Learn how to help clients with tax issues

AARP Tax-Aide Locations

AARP has released its directory of tax-aide locations. Volunteers at these sites provide free tax return preparation assistance to low and middle-income individuals “with special attention to those ages 60 and older.” Clients under age 60 are also eligible. The AARP website contains a search engine whereby our clients can locate the tax-aide site nearest them. Go to the AARP Tax Locator site HERE.

The tax-aide site locator can be accessed from the “Money” section of the AARP website. Clients can enter their zip code to find the nearest location. In Athens, for example, there are three AARP sponsored sites at a grocery store, senior center, and library, not including a number of other sites that are not directly sponsored by AARP. Either you or your client can learn about other volunteer income tax assistance (VITA) sites by calling the IRS at 1-800-829-1040.

In addition, clients who are internet-savvy can file an electronic return for free at the following website:


We encourage you to locate the tax-aide site nearest your clients and urge your clients to utilize this service, rather than signing up for a refund anticipation loan (RAL). There is a client brochure in the EITC folder on the Georgia Advocates website that describes the terms of an RAL for clients who may be considering this option.

Illustration of How Legal Workers Can Utilize Information About Tax-Aide Providers to Benefit Clients:

One way to reach out to clients regarding the EITC and free tax return preparation is for each office to prepare a list of the tax-aide providers in each county of that office’s service area. The advantage of this idea is that an office can create master lists of tax-aide providers to slip into a letter to a client. The disadvantage is of course that it takes time to compile lists for each county and thus may not be feasible.

Another option is for legal workers to simply use the AARP tax-aide locator feature referenced above, or the IRS phone number, to locate the nearest tax-aide provider for each client. The worker can then ask the client if he or she has filed their return yet. If not, the worker can mail the client information about where to obtain assistance, what to bring to the site, and how to file for the EITC. This will not need to be done for every client, but it takes only a few minutes to have a conversation with a client about their taxes and their plans for filing a return.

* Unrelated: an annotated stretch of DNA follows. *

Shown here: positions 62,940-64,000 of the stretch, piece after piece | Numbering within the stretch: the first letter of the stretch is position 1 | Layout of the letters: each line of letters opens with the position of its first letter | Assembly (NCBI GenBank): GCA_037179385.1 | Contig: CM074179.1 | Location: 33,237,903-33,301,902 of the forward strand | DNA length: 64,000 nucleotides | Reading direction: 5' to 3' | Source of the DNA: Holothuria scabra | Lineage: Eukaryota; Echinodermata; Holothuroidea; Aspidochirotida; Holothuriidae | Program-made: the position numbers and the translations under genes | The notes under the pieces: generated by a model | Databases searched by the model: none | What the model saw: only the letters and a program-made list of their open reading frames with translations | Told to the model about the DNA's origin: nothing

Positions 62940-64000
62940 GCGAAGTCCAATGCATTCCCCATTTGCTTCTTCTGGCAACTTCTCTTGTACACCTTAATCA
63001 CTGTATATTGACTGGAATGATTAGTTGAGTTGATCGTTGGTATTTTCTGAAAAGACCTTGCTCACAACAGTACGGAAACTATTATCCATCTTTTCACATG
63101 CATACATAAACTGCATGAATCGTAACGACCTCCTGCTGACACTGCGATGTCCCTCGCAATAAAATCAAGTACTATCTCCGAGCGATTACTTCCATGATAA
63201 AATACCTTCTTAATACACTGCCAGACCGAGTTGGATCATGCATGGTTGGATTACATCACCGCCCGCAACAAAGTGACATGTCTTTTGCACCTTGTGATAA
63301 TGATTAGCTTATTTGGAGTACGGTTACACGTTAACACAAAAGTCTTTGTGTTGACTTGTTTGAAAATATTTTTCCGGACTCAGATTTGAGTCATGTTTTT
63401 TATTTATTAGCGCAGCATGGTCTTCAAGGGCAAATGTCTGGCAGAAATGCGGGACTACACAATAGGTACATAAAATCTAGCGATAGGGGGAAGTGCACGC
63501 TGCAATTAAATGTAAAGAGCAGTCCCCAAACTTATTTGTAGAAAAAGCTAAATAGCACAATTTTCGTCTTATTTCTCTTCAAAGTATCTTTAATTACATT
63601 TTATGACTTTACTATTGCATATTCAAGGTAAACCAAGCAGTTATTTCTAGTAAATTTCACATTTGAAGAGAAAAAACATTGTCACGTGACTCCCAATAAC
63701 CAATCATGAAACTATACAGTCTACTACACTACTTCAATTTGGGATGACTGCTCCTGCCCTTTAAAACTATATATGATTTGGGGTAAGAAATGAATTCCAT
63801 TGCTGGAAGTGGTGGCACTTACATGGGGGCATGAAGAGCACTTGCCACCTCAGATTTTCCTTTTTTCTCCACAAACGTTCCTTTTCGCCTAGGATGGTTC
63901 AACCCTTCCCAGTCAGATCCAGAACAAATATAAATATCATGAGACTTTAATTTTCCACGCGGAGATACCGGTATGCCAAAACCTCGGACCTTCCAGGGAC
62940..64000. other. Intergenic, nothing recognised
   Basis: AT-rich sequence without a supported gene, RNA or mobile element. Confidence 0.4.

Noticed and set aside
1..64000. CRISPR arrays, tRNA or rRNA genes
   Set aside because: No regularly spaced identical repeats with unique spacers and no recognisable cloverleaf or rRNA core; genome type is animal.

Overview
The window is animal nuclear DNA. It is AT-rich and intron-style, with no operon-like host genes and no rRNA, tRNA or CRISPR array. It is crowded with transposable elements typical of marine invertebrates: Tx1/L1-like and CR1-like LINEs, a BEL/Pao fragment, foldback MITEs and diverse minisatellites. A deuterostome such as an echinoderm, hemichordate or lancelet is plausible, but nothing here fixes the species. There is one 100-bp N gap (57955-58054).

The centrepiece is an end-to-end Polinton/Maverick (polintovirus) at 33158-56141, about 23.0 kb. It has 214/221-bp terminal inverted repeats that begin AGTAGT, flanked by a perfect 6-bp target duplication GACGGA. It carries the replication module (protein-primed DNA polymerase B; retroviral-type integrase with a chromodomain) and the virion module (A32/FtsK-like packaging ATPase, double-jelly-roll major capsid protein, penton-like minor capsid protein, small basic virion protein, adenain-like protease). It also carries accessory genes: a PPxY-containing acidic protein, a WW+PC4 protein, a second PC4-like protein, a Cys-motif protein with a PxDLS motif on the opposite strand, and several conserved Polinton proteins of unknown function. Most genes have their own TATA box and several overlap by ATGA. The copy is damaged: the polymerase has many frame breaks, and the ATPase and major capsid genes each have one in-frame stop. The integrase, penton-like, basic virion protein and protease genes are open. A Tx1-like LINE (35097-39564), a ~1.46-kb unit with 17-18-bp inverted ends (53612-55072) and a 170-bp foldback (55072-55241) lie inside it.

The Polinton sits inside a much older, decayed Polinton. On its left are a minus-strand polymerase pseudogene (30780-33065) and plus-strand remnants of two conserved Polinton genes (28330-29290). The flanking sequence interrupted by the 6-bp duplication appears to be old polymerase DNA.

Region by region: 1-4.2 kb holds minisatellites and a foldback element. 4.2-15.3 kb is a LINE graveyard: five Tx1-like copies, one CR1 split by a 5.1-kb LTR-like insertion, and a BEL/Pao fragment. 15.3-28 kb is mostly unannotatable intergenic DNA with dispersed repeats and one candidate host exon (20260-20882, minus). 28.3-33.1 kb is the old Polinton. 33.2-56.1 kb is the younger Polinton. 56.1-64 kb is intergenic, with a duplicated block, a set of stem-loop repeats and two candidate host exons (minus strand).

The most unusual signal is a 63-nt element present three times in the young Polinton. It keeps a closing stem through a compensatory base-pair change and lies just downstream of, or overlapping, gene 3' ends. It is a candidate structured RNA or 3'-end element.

EITC Benefits Can Be Claimed For Up to Three Years in the Past

Please remind clients that EITC benefits can be claimed retroactively for up to three years while a client is filing for the EITC for 2008. These benefits can be especially helpful for clients who are behind on their mortgage. We have attached some information from the Center on Budget and Policy Priorities (CBPP) that provides information about how to claim back benefits. We hope that clients can take this information with them to a tax-aide site to discuss with a tax return preparer if the client cannot navigate the requirements for claiming back benefits themselves.

Additional Information Found in the Attached EITC Alert

Finally, you will find attached some information produced by the Center on Budget Policies and Priorities regarding the following issues:

* New Food Stamp Resource Rules Encourage Saving for Retirement or Education
* Forgiven Mortgage Debt May be Excluded from Income
* Child Tax Credit Explanation for 2008

Open the 2009 Alert ATTACHMENT here.


About ProBonoGA

Lawyer and justice architect wannabe... I am the pro bono director for Georgia Legal Services Program and direct a program that is funded by GLSP and the State Bar of Georgia. I am a lawyer licensed to practice law in the state of Georgia, and not in any other jurisdiction. Nothing posted on this blog should be considered legal advice. Your use of this blog does not create an attorney-client relationship with me. I do not have an active legal practice and do not have clients. I am not using this site to market to clients. I do not recommend attorneys or law firms. If I reference an attorney or a law firm in this blog, I do so to tell a story, make a point, or urge you to think about an issue presented by that attorney or law firm.
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